Vince is one of 60 speakers confirmed for the 41st FIPP World Congress, taking place from 9-11 October 2017 in London. See more at fippcongress.com.
I’ve been at TMBI a little over a year at this point and I would say there are probably a handful of things we’re looking at which are innovative for the industry. Our brands are multigenerational, so when you look at brands like Reader’s Digest or Taste of Home – or even The Family Handyman for that matter – what we’re seeing is that our content and our community are creating cross-generational links. So on Taste of Home you will have a grandmother, a daughter and a granddaughter all participating through various aspects of the brand and possibly different media types. The grandmother may not be online; she may be subscribing to the magazine, but her recipe might be online because she’s submitted it and it ended up in our print magazine. The daughter is then online commenting on the recipe saying, “oh, this was always our favourite recipe,” and the granddaughter is participating by further sharing it with her friends on social media. Or sometimes the mother and the daughter will go to a Taste of Home Live event together. Sometimes they’ll even bring the grandmother with them. So we’ve really created ways for our users to interact with us in any medium they choose, and this is true with Reader’s Digest as well. A millennial remembers seeing the magazine in their grandparents’ or parents’ home and now they’re interacting with a familiar brand online. I think that is unique for our brands.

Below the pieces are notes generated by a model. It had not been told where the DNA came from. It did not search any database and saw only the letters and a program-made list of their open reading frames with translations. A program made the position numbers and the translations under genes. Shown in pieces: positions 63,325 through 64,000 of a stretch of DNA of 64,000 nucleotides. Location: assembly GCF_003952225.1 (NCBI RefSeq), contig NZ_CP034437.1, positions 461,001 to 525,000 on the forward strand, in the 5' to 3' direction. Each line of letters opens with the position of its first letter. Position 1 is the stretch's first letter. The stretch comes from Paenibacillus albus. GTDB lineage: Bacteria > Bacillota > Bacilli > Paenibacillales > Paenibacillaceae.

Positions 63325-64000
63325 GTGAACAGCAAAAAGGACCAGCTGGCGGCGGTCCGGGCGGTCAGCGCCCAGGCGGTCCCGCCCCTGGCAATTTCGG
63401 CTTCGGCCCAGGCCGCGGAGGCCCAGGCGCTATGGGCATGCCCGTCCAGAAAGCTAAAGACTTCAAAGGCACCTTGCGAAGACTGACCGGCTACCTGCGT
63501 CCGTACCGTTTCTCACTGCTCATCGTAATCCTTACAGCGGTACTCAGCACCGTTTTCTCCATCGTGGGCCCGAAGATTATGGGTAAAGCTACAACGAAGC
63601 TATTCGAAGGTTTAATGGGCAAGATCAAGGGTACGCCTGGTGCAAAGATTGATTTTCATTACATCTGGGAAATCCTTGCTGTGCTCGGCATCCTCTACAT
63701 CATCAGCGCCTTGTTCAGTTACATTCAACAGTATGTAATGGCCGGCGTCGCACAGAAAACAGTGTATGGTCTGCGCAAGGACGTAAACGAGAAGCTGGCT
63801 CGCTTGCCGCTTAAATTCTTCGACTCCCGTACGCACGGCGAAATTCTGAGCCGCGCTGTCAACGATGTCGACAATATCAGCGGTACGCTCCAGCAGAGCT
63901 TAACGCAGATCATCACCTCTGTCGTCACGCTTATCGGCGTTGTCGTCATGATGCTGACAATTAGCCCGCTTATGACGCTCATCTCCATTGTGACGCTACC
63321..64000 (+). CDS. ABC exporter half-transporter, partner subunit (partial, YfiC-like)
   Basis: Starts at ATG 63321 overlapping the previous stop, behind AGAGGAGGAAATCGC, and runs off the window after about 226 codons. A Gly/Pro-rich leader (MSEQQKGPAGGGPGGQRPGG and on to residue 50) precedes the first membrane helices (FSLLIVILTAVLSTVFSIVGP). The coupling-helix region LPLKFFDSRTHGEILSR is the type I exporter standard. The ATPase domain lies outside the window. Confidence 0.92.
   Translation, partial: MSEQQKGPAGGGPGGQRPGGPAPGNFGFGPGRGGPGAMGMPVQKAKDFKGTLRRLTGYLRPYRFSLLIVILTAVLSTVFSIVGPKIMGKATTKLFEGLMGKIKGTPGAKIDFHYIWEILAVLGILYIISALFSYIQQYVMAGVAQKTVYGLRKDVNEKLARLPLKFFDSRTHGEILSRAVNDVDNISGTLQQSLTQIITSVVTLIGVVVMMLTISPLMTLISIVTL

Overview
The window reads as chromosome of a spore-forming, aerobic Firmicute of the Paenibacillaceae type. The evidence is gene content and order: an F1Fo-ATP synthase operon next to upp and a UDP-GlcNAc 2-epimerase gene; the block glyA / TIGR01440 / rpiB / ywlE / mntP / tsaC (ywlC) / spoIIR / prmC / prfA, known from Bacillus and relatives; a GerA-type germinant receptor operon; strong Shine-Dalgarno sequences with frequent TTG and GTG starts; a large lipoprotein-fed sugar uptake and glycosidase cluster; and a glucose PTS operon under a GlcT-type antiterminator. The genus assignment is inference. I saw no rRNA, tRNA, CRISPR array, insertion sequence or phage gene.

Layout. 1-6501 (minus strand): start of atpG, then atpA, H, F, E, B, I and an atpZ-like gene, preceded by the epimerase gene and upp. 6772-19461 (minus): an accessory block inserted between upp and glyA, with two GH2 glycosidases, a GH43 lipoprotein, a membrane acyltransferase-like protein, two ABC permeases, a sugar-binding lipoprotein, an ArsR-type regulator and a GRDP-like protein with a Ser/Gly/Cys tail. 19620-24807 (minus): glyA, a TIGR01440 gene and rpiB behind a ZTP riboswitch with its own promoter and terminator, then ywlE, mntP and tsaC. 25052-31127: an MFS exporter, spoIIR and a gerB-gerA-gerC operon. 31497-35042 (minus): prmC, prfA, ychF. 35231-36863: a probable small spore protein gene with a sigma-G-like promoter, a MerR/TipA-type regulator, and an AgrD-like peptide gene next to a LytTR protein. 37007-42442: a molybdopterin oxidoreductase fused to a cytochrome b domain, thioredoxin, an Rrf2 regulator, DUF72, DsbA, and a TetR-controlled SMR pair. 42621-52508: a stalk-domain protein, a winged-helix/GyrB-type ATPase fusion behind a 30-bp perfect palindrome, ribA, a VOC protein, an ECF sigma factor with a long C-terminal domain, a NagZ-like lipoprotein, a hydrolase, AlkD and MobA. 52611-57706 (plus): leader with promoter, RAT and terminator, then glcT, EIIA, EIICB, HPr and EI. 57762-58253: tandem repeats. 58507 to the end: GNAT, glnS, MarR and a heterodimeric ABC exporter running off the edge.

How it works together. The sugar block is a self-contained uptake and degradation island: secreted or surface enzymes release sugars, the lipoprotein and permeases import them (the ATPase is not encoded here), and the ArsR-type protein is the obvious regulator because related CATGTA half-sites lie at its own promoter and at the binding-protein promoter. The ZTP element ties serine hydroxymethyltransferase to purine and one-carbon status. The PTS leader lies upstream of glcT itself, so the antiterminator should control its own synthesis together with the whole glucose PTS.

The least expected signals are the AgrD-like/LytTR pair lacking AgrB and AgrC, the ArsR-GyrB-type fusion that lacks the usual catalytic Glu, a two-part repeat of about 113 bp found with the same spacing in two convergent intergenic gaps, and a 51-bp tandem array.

That’s exactly right. What we see with some of our print subscribers – to Reader’s Digest, for example – is those who skew on the older side visit our website very, very little. With the Reader’s Digest brand in particular, we also see when our digital readers reach a certain life stage – let’s say they are in their 30's and they’re having children – they then start interacting with the brand differently. They start subscribing to the magazine because it’s safe material to have lying around the home. Anyone can look at it – their grandparents can come over and look at it but their children can also pick it up and they know it will be safe. And so, yes, we’re absolutely trying to make sure we’re catering to all of the ways people want to interact with us and also creating those links across the different ways people want to read our content.
That’s equally true as we expand our digital presence. As our digital footprint grows, we are attracting new audiences to our brands. We’re also attracting younger audiences who might already know the brand, but hadn’t been aware that the content is available online. Understanding and catering to those different consumption habits, wherever someone wants to interact with us, are key drivers of growth.
I recently brought on a new VP of digital content strategy and audience development, and this is her main area of focus. Based on comScore results, we’ve had phenomenal growth in our unique visitor numbers across all of our properties over the past year. But probably the most pronounced growth has been in Reader’s Digest and The Family Handyman. What’s interesting about this growth is that leveraging newer digital platforms is working for us in attracting new audiences.
To reach those audiences through content that traditionally has really only been available in print, and then bringing it online and finding it actually resonates with a larger audience and a younger audience, is brilliant. Anywhere between 30-40 per cent of our visitors are now millennials. And that bolsters our multi-generational appeal.